Lymphatics, Lymph, and Lymphoid Tissue—Their Physiological and Clinical Significance

By Cecil Kent Drinker, M.D., D.Sc., and Joseph Mendel Yoffey, M.Sc., M.D., F.R.C.S. (Eng.). 313 pages and 49 figures. The Harvard University Press, Cambridge, Mass. 1941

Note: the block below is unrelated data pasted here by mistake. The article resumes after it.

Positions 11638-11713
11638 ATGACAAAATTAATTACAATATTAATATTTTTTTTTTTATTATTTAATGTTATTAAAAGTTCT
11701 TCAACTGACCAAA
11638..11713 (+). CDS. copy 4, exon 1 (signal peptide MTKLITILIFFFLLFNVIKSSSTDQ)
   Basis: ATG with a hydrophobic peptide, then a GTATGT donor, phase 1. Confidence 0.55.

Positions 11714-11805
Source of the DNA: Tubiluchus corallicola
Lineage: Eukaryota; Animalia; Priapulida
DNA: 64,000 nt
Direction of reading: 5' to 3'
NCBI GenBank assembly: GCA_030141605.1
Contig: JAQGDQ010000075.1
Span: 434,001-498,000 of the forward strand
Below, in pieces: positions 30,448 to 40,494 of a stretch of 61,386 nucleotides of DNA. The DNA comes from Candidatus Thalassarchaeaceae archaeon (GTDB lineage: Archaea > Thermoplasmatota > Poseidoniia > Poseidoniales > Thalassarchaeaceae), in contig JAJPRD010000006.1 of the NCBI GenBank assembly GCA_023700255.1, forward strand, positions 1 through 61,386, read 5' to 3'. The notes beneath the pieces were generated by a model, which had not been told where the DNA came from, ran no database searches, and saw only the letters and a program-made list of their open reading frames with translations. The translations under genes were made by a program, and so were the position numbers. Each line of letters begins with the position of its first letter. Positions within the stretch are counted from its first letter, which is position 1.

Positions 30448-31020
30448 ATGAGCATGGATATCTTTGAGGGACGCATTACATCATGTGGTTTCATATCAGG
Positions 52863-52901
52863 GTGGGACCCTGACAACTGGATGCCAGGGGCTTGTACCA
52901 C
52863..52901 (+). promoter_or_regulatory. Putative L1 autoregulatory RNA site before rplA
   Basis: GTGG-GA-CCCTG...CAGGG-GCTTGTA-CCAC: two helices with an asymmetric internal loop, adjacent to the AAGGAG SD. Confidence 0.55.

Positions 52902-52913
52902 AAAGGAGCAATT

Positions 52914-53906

This book achieves with effectiveness and simplicity its broad purpose, which is to depict and correlate the physiological and clinical significance of the lymphatic system in mammals, chiefly man. The subject matter by chapters (of which there are nine) is as follows: the anatomy and physiology of the lymphatic apparatus; the permeability of blood capillaries and its relation to lymph formation; the permeability of lymphatics; lymph flow and lymph pressure; chemical composition and physical characteristics of lymph; biological significance of lymphoid tissue; cell content of lymph; the lymphocyte; and finally, practical considerations. On the whole, the perspective is a physiological and experimental one, although the last chapter is devoted entirely to clinical consideration, and in certain other chapters the clinical and physiological phases are interwoven. The many controversial aspects which are necessarily encountered in this particular subject are given comprehensive treatment, with liberal consideration of views of different schools of thought.

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